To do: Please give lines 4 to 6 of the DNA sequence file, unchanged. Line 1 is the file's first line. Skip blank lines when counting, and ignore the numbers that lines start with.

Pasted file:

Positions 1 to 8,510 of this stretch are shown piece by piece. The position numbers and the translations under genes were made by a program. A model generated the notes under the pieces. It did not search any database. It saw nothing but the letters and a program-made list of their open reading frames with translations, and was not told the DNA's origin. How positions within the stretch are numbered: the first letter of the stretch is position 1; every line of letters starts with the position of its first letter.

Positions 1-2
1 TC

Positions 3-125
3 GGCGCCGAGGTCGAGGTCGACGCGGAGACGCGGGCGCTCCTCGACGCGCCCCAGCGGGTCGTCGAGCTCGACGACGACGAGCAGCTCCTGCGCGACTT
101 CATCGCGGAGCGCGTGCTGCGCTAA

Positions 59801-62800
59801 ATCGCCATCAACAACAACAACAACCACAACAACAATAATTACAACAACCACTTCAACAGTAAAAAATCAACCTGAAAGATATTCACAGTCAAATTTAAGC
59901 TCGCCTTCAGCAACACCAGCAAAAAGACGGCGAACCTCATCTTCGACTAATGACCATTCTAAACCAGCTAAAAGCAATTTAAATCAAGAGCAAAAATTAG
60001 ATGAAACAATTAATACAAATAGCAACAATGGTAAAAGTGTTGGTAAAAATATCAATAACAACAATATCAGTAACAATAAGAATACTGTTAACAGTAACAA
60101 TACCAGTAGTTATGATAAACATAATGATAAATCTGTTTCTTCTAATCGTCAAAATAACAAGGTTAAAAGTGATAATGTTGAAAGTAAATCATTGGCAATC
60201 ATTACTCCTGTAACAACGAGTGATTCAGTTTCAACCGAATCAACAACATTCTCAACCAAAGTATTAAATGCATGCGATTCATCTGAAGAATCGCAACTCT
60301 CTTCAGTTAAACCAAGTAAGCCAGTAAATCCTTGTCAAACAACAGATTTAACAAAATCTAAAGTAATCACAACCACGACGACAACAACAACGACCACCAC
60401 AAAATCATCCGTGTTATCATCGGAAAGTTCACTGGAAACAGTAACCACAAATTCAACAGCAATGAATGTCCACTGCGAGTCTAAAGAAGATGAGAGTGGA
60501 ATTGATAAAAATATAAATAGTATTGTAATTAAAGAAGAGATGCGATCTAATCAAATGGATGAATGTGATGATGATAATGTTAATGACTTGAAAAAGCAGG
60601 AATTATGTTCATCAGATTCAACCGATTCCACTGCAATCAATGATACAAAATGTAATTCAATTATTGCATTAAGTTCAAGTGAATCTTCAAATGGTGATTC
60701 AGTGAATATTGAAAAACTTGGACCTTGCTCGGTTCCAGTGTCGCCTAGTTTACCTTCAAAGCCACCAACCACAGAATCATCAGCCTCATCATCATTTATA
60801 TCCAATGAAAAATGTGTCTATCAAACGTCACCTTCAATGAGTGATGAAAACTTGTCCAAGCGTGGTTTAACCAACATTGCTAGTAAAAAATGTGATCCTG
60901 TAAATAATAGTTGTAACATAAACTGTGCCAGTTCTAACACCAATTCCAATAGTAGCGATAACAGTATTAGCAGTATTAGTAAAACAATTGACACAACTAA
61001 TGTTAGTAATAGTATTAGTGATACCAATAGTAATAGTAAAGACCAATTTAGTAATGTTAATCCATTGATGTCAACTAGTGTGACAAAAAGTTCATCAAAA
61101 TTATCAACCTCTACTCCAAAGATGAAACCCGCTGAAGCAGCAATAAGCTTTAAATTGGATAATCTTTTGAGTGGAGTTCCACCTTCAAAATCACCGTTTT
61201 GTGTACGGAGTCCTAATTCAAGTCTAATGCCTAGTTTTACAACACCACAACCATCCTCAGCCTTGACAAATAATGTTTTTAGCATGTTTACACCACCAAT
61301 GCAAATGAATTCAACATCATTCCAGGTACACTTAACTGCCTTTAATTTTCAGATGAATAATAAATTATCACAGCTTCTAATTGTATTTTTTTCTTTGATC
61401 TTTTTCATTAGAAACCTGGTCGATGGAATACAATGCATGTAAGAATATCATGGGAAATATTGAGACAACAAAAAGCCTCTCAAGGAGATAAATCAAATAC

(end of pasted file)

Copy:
Positions 3-125
3 GGCGCCGAGGTCGAGGTCGACGCGGAGACGCGGGCGCTCCTCGACGCGCCCCAGCGGGTCGTCGAGCTCGACGACGACGAGCAGCTCCTGCGCGACTT
101 CATCGCGGAGCGCGTGCTGCGCTAA